Last seen in a full-fledged film role in Rita (2009) and briefly in the Marathi mini series Peshwa Bajirao (2017), the actor took a long break post the ’90s, and was very selective about the roles she took up. “I didn’t want to be at someone else’s beck and call from nine to nine. My kids were really young and I thought what’s the point of having a family if I can’t be around. I thought to myself that people who’ve loved me, won’t forget me,” says Joshi. She did produce two Marathi shows — Asambhav (2008) and Anubandh (2009) — during this period though. “These were projects that I really wanted to do. I felt these stories needed to be told and there weren’t people willing to take the risk,” says Joshi, who also wrote, produced and acted in Aarohan, a television series on Doordarshan in 1996 about women in the Navy.

Joshi with Mukul Chadda in Pressure Cooker

She rues the non-existence of intelligent content on television shows. “TV shows are suddenly quite bad and unbearable. They now cater to a section of the small town audiences who will watch something that they might not enjoy but are used to. Like bad food,” says Joshi.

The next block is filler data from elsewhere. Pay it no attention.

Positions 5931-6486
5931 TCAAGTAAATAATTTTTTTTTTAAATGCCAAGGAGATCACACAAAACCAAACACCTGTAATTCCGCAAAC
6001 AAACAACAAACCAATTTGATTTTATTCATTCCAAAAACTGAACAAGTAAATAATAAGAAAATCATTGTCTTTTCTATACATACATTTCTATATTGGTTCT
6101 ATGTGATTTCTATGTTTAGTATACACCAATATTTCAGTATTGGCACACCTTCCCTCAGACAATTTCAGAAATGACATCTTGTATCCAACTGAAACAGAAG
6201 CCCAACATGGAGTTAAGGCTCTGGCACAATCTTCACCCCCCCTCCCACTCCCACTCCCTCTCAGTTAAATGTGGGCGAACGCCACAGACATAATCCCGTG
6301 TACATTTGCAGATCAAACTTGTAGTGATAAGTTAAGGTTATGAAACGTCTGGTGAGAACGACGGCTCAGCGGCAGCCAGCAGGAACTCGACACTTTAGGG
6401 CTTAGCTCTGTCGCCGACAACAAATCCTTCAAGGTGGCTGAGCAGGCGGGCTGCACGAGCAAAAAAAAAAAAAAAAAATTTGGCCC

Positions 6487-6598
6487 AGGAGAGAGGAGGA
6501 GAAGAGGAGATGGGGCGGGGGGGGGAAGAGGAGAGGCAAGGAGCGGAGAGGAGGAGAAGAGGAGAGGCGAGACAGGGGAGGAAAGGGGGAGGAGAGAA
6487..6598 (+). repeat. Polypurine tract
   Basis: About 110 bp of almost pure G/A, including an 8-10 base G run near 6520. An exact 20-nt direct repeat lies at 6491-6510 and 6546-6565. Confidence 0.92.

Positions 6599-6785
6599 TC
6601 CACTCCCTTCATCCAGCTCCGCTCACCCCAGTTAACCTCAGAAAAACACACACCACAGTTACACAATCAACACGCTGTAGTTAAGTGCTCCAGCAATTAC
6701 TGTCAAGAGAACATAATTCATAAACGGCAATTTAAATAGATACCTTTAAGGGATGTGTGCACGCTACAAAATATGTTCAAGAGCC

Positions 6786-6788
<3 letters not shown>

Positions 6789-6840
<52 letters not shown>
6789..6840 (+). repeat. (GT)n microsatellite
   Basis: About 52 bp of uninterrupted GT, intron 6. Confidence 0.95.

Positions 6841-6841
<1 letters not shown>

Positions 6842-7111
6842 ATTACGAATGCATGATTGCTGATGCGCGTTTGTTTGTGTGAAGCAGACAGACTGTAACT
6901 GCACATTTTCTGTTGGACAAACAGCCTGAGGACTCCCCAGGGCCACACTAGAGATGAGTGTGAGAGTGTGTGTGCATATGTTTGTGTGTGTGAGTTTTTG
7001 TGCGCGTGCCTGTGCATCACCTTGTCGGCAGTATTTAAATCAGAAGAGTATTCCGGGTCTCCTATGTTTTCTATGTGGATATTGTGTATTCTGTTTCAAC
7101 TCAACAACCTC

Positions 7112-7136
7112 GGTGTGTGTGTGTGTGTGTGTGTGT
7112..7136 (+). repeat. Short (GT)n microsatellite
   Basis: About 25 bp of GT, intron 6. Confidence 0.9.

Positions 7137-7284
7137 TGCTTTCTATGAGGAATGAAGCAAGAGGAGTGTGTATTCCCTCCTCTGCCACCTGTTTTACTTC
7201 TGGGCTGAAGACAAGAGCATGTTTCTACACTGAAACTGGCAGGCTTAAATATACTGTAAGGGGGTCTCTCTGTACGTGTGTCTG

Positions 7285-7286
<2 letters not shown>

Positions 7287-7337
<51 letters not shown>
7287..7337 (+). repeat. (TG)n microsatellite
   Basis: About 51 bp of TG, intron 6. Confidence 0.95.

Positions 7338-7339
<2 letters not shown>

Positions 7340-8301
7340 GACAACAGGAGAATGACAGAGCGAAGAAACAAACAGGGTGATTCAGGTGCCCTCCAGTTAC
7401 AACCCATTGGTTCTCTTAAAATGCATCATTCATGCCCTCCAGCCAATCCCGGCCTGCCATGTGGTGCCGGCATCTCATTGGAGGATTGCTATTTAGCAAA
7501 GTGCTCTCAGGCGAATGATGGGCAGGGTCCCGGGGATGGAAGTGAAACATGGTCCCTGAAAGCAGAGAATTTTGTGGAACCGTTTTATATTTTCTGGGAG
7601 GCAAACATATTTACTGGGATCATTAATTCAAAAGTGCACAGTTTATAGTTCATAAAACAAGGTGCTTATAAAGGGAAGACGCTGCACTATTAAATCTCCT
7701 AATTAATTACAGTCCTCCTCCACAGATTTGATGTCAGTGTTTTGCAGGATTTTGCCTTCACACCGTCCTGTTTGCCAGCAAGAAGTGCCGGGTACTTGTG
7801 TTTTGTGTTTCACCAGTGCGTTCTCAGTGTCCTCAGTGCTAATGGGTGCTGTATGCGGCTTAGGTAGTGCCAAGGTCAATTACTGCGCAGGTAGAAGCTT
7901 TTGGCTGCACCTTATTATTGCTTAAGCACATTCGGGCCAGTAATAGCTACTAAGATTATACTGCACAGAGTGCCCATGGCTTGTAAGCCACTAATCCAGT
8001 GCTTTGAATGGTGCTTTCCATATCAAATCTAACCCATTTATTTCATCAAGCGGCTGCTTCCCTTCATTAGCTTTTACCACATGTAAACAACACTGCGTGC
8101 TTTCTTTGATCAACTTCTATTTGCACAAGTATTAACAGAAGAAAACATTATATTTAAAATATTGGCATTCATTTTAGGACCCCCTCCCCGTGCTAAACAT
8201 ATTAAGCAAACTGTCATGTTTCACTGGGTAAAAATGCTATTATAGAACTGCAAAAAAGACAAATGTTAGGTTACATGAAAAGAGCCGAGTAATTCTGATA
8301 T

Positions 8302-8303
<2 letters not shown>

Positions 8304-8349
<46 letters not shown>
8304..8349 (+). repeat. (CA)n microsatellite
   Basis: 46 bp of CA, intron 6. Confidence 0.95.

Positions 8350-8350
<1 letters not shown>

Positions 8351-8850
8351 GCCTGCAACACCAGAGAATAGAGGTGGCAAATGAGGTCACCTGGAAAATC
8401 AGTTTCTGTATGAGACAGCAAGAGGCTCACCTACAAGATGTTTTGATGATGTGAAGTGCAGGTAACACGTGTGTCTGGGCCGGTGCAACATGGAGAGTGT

Joshi stopped doing television shows at a time when daily soaps were beginning to take over the popular consciousness. She refused the kind of shows that turned actors like Smriti Irani and Sakshi Tanwar into stars. “After watching a bunch of these I realised that the saas bahu thing wasn’t my cup of tea. That’s not what I was here for. I didn’t have the pressure on me to go out there and earn, so I could choose what I wanted to do,” she says. She did question her decision at times though. “The media boom happened when I took a break and I would see television actors splashed all across newspapers and magazines. In the beginning, I felt bad. I would take out my frustration on my husband (Vivek Agnihotri), who was also upset that I had decided to be home. I had taken a huge gamble, but when I came back, I was received well,” says Joshi.

Joshi has also received a positive response for her latest production, the web series Easy Hai, on her YouTube channel, that decodes complicated issues such as GST, surgical strikes and black money with simple analogies and humour. “It is shot in our office and simply told. We were making chocolate analogies with GST. The simplification helped and people actually understood all the complications around tax issues,” says Joshi, who was also in the news in 2015 for refusing to take up the position of a member at Film and Television Institute of India because of the students’ protest against the appointment of actor Gajendra Chauhan as the chief of the institute’s
governing council.

She is currently busy producing The Tashkent Files, a crowd-sourced thriller that will revolve around the death of former PM Lal Bahadur Shastri in Tashkent in 1966, and stars Naseeruddin Shah and Mithun Chakravarty. The film is being directed by her husband. “You will definitely see more of me in the times to come,” says Joshi.